No I’m not talking about how employers can screen you – I’m talking about the other angle.

So you’re applying for job and are terrified of the fact that you’re going to be screened then interviewed by a person who probably knows more about your work history than you can remember. Big deal!

Most people are under the impression that an ‘interview’ and ‘screening’ are a one way thing – that only Employers get to screen their future employees for jobs that are available. You have no idea how inaccurate this is! Everything as far as your career is concerned runs both ways.

You work with a company and help it earn more money – you get paid more
You bad mouth your company – recruiters see you as a bad choice and your options decrease
You transform your company into a great place to work, learn and earn – your job options suddenly go through the roof!

So everything runs both ways!! You do some good you get it right back, and so goes the ‘evil’. As the old saying goes… but I don’t need to repeat that.


How do you “interview” a “company”?? Seriously if I invite a candidate in for an interview I know what to see, what to ask – and who to ask it to! Here’s my guidelines on how to “interview” the “company” you’re interviewing with:

1. See the company: Everything about how an organization’s office looks will tell you about how sound and healthy the company is. If it’s neat and clean; or poorly maintained, located in a crowded bustling suburb or a fancy downtown tower or maybe even a dilapidated building in the middle of nowhere – the place speaks volumes about what you’re signing up for!

2. What to ask: A great office need not be a great workplace and vice versa – what we want is a great workplace – so keeping that in mind there should be focus, positivity and happiness when you mention “office”. You may or may not find an appropriate question on these lines to ask your interviewer – so that’s clearly not the best source for this information.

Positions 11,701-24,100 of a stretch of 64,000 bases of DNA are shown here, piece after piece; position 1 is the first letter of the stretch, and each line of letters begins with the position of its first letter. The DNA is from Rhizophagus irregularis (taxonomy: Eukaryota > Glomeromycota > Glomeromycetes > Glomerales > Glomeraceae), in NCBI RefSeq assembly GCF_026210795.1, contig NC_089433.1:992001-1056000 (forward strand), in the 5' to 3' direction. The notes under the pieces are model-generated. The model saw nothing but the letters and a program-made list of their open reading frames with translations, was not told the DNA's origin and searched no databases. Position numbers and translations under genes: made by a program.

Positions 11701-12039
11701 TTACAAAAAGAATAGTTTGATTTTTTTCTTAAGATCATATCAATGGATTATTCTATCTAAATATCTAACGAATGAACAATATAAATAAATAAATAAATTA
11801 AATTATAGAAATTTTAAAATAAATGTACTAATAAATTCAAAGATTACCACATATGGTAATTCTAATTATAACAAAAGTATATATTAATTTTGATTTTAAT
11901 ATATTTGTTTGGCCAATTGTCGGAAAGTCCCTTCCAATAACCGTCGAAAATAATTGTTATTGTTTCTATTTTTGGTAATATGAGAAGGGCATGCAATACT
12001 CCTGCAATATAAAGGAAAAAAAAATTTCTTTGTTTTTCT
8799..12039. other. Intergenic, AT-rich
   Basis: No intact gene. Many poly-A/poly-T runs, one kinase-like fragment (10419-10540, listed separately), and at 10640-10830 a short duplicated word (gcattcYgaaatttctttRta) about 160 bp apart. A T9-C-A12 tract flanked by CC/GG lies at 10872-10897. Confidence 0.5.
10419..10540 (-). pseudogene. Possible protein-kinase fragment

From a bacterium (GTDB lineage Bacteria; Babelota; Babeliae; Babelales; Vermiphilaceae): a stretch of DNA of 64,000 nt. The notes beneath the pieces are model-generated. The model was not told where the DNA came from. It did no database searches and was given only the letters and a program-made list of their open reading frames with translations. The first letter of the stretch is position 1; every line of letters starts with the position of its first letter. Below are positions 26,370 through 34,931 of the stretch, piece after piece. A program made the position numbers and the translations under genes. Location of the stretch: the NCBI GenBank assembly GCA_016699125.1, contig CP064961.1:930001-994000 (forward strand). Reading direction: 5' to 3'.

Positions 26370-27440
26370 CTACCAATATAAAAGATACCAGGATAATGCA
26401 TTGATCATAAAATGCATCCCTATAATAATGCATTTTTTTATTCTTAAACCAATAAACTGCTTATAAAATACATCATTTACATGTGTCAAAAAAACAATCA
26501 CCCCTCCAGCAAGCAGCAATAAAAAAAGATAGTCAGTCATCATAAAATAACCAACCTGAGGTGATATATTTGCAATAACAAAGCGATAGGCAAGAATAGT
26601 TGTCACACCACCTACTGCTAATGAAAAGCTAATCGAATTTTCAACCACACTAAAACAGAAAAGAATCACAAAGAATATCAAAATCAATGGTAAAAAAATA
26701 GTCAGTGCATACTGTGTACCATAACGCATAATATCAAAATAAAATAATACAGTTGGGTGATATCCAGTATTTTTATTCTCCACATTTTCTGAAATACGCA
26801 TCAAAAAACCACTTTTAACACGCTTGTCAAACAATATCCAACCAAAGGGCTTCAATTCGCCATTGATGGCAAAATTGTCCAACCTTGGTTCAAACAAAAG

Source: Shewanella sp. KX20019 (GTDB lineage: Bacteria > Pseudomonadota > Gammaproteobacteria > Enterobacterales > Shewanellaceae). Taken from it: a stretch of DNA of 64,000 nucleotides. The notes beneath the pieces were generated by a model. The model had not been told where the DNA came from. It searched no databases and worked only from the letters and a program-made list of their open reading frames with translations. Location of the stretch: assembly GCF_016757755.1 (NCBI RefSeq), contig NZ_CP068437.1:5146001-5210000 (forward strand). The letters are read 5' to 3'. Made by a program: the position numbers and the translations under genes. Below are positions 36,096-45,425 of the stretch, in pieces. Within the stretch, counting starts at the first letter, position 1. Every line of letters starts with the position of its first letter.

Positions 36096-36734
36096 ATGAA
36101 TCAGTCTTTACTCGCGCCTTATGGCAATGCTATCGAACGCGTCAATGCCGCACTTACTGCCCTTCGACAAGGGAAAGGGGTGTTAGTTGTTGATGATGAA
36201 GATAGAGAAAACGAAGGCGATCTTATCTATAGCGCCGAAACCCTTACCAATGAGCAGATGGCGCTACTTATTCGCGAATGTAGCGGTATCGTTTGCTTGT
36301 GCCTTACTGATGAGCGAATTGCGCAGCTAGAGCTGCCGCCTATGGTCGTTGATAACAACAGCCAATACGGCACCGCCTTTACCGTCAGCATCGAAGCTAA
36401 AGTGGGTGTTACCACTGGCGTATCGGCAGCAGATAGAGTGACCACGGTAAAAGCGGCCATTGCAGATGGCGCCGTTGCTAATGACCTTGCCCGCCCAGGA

3. Ask the company: Who better to answer the questions than your interviewer, right?

WRONG! There are people all around you – receptionists, office boys, maybe even janitors or delivery men – the people we foolishly think may be ‘low class’  can actually give us deep insight into the workings, ethics and future of the company.

Its simple: you walk into an office and find the receptionist lost and confused looking, the office boy annoyed and grumpy, and delivery men looking frustrated waiting at the door – even worse all three, you want to keep an eye open for more signs of negativity.

As Gandhi said – if you want to truly know a person’s heart, you can find that out from the way he treats his juniors – even more from the way he treats his servant.


Every employee’s background is looked into, and usually checked quite thoroughly for fraud or signs of poor work history. Depending on the post you’re applying for and the company you’re applying to, most stuff about you would be analyzed by either a professional investigator or as we see in India (ok not everyone does it – but some do) a police verification report.

Why then should a company’s history be a secret revealed only during induction? Naturally you expect to know what you’re getting yourself into, so get a move on and find out all you can! For this we need to revisit the social studies – History and Geography.